• Emissions reduction The UK has a leading record in reducing its own emissions: down by 40% from 1990 to 2019, the largest reduction in the G20, while growing the economy (GDP increased by 78% from 1990 to 2019). The rate of reductions since 2012 (of around 20 MtCO2e annually) is comparable to that needed in the future.
     
  • Climate Risk and Adaptation The UK has undertaken three comprehensive assessments of the climate risks it faces, and the Government has published plans for adapting to those risks. There have been some actions in response, notably in tackling flooding and water scarcity, but overall progress in planning and delivering adaptation is not keeping up with increasing risk. The UK is less prepared for the changing climate now than it was when the previous risk assessment was published five years ago.
     
  • Climate finance The UK has been a strong contributor to international climate finance, having recently doubled its commitment to £11.6 billion in aggregate over 2021/22 to 2025/26. This spend is split between support for cutting emissions and support for adaptation, which is important given significant underfunding of adaptation globally. However, recent cuts to the UK’s overseas aid are undermining these commitments.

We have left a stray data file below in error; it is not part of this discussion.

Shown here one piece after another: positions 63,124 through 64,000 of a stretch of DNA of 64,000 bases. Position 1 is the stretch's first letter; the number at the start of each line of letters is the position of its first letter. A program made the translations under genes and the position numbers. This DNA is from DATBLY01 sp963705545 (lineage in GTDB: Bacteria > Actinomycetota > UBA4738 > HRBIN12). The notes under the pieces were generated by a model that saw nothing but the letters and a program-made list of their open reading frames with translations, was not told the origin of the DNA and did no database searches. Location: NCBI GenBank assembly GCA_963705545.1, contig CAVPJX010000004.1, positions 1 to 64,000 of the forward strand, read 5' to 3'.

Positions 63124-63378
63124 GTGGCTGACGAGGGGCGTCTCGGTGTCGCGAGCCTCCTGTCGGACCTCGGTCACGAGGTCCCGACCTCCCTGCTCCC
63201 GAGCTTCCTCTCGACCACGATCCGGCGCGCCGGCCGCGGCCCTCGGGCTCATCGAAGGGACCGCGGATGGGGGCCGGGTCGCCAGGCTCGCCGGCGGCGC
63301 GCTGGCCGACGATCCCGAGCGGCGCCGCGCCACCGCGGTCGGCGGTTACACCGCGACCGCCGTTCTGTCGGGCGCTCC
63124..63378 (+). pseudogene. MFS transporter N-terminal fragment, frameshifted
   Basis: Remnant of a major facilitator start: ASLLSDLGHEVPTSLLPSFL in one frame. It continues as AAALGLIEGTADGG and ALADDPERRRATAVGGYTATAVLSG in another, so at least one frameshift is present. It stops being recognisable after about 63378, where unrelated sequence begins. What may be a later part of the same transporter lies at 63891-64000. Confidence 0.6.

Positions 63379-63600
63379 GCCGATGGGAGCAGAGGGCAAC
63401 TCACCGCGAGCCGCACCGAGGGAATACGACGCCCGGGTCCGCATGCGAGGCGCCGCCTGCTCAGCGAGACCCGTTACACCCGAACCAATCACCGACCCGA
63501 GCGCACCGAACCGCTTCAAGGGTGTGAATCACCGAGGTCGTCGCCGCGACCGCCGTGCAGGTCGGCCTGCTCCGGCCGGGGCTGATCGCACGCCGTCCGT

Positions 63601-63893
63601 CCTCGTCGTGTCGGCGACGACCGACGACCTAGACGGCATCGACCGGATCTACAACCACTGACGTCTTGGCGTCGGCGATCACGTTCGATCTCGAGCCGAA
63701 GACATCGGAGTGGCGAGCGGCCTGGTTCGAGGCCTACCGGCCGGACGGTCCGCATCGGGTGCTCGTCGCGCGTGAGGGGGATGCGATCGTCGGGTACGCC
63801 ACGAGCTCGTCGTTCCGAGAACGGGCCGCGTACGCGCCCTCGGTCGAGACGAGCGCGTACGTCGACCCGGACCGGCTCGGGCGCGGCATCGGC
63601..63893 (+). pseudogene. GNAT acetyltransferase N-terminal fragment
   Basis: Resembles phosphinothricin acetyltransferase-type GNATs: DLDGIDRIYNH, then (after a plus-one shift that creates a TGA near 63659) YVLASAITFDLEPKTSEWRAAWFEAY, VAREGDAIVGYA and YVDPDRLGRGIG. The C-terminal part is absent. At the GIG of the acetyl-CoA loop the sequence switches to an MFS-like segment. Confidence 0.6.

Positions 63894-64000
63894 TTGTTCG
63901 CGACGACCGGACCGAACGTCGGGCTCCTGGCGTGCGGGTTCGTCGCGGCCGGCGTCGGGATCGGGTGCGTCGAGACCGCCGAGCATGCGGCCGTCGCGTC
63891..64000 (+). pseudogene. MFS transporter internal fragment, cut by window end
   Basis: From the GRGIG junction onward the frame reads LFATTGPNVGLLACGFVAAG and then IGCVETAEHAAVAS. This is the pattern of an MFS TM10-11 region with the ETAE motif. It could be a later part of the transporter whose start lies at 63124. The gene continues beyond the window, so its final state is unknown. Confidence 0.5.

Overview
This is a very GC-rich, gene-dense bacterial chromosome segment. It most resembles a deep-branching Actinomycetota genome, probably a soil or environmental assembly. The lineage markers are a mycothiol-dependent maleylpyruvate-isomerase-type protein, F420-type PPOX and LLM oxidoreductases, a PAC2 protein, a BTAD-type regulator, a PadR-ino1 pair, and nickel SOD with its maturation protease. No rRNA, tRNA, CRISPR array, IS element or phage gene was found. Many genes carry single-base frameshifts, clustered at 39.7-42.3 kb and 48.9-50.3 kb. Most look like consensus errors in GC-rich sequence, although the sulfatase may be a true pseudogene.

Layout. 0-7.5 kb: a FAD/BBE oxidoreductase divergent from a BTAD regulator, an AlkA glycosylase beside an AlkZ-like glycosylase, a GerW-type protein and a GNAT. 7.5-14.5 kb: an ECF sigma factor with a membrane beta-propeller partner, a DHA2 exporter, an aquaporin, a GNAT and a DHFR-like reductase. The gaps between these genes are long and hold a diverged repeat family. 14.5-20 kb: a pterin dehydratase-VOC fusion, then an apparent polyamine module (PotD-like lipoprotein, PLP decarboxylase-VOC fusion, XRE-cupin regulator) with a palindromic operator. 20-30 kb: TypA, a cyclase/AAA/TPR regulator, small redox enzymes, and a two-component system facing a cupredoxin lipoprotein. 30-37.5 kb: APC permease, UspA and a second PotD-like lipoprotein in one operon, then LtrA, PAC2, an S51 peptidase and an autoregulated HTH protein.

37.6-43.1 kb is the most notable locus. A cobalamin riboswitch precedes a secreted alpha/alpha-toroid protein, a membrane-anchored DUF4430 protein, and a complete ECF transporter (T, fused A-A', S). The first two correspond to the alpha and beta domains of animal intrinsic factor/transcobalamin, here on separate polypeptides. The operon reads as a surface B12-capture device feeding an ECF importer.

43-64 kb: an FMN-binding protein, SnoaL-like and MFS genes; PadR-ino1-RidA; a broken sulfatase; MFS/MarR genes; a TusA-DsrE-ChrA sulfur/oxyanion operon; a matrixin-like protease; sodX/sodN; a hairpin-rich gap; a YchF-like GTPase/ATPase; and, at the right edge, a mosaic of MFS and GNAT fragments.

In a separate comment, it said the Prime Minister’s Ten-Point Plan was an important statement of ambition, but it has yet to be backed with firm policies. 

Baroness Brown, Chair of the Adaptation Committee said: “The UK is leading in diagnosis but lagging in policy and action. This cannot be put off further. We cannot deliver Net Zero without serious action on adaptation. We need action now, followed by a National Adaptation Programme that must be more ambitious; more comprehensive; and better focussed on implementation than its predecessors, to improve national resilience to climate change.”